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The primary pathologic change seen in atrial fibrillation is the progressive fibrosis of the atria (1,2).

  • fibrosis is primarily due to atrial dilation, however genetic causes and inflammation may have a cause in some individuals
    • dilation of the atria can be due to almost any structural abnormality of the heart that can cause a rise in the intra-cardiac pressures
      • atrial fibrillation is classically caused by hypertension, heart failure, myocardial infarction, mitral stenosis, thyrotoxicosis and alcohol, previously unrecognized risk factors, such as obesity, metabolic syndrome, diastolic dysfunction, sleep apnoea, psychological stress, and tall stature, have emerged
      • genetic predisposition to AF or specific genetically predetermined forms of the arrhythmia have also been described
      • any inflammatory state that affects the heart can cause fibrosis of the atria e.g. sarcoidosis

      • enlargement of the left atrium results in turbulence and stasis of blood which in turn predisposes to thrombus formation, especially in the atrial appendage
        • thrombus may embolize to any part of the peripheral circulation
        • embolization may result in a transient ischaemic attack or stroke, or infarction of a major viscus, e.g. gut.
        • embolization from thrombi in the right atrium may result in pulmonary emboli
        • atrial dilation begins a chain of events that leads to the activation of the renin aldosterone angiotensin system (RAAS) and subsequent increase in matrix metaloproteinases and disintegrin, which leads to atrial remodeling and fibrosis, with loss of atrial muscle mass

    • fibrosis is not limited to the muscle mass of the atria, and may occur in the sinus node (SA node) and atrioventricular node (AV node), correlating with sick sinus syndrome
      • prolonged episodes of atrial fibrillation have been shown to correlate with prolongation of the sinus node recovery time (1)
        • suggests that dysfunction of the SA node is progressive with prolonged episodes of atrial fibrillation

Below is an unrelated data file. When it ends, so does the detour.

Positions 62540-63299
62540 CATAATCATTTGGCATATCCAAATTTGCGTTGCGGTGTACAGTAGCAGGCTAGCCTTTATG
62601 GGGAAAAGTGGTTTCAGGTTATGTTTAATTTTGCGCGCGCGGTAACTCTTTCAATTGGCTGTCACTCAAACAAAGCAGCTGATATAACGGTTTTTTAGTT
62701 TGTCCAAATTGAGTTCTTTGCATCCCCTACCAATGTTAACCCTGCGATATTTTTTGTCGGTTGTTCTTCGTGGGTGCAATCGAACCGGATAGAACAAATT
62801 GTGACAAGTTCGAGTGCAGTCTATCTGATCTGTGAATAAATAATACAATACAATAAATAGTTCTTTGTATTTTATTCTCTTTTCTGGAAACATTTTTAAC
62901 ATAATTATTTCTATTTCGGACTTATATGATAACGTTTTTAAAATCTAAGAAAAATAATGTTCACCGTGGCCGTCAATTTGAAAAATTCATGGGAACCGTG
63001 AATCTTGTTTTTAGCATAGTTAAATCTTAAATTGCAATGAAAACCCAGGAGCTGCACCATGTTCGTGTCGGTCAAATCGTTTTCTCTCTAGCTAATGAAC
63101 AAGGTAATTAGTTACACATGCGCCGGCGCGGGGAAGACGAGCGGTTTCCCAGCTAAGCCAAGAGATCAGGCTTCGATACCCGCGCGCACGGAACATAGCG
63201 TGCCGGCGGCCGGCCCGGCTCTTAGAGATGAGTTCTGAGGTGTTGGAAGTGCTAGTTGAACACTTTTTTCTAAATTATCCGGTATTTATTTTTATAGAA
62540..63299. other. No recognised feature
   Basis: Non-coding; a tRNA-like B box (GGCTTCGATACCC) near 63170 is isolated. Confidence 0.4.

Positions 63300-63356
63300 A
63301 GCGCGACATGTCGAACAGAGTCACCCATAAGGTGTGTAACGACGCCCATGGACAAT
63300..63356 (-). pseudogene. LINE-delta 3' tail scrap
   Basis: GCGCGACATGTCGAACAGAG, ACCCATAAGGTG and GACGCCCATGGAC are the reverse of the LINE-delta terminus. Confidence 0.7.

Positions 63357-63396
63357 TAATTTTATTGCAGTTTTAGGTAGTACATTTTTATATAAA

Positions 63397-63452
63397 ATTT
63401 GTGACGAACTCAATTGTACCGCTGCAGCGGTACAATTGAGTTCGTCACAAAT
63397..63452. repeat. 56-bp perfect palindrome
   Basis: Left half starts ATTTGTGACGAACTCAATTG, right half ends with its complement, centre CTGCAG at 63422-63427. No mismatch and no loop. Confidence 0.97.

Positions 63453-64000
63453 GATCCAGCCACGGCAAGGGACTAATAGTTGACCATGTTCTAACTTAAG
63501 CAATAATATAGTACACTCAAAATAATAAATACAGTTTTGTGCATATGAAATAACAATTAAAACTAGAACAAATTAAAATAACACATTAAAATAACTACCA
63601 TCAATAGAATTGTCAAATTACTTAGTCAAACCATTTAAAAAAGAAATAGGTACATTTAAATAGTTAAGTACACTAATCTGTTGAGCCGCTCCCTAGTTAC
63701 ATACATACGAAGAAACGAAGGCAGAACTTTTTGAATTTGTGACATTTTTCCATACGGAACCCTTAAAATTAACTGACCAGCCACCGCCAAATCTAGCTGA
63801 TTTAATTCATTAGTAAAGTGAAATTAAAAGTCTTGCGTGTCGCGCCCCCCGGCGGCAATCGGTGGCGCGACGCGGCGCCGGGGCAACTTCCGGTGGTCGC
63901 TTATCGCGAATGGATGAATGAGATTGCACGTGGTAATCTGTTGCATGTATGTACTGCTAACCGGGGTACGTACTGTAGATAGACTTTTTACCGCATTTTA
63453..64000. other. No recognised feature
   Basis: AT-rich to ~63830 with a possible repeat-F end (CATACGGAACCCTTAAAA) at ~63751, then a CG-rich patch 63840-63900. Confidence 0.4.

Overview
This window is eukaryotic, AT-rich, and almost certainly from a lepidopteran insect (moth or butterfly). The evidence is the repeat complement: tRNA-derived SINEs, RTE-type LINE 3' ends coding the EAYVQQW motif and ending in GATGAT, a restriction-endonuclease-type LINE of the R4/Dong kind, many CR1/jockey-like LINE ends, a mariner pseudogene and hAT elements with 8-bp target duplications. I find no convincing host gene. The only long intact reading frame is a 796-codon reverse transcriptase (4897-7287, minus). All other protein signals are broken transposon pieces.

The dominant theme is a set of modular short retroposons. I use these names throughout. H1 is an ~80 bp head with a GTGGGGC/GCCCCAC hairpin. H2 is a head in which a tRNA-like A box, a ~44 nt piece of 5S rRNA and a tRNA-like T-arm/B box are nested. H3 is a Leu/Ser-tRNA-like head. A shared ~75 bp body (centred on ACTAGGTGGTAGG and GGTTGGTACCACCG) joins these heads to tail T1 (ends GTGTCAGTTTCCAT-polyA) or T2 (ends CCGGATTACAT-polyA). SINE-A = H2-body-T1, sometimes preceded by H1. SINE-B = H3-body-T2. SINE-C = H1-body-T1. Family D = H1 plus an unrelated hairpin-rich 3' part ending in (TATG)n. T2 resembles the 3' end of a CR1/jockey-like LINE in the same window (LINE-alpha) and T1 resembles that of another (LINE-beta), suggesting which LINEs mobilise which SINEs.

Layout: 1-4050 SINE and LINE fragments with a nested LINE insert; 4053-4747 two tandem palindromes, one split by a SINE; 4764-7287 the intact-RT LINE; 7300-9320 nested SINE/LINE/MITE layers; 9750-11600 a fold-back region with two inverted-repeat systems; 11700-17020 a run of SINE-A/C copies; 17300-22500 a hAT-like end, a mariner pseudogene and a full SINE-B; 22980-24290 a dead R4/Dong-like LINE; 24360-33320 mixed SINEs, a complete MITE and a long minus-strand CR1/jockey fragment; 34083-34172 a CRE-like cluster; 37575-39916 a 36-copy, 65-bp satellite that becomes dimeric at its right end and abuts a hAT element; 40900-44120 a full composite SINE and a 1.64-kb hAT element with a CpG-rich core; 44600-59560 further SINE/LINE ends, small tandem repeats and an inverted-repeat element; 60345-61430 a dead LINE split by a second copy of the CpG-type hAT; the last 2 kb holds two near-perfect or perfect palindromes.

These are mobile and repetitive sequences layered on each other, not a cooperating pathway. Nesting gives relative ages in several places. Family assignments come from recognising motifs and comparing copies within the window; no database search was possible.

Exact electrophysiological mechanisms of initiation and maintenance of AF remain controversial

  • AF appears to be a micro re-entrant arrhythmia with multiple wavelets and daughter wavelets randomly colliding with each other
  • factors such as persistent tachycardia, valvular diseases, myocardial ischaemia, systemic hypertension and diastolic dysfunction lead to excessive pressure or volume overload on the left atrium which responds with various time-dependent adaptive processes
  • structural, functional, electrical and metabolic consequences eventually lead to permanent remodelling and dilatation
    • these responses include atrophy or hypertrophy of atrial myocardial fibres, age-related degenerative changes with increase in fibrous tissue and senile amyloidosis and are associated with genesis of atrial ectopics, paroxysmal AF or atrial tachycardia (AT), which eventually results in chronic AF or atrial flutter (AFL)
    • majority of AF originates from the left atrium
      • there is evidence that 'sleeves' of atrial tissue extend into the pulmonary veins are frequently involved in the initiation of atrial arrhythmias (the basis of pulmonary vein isolation procedure for termination of AF)
      • AFL represents a more organized form of re-entrant circuit and unlike AF, generally arises predominantly from the right atrium
        • there is a close interrelationship between AF and AFL
          • AF of variable duration generally precedes the onset of AFL. On the other hand, fast AFL can degenerate into fibrillatory conduction and maintain AF


Last reviewed 05/2021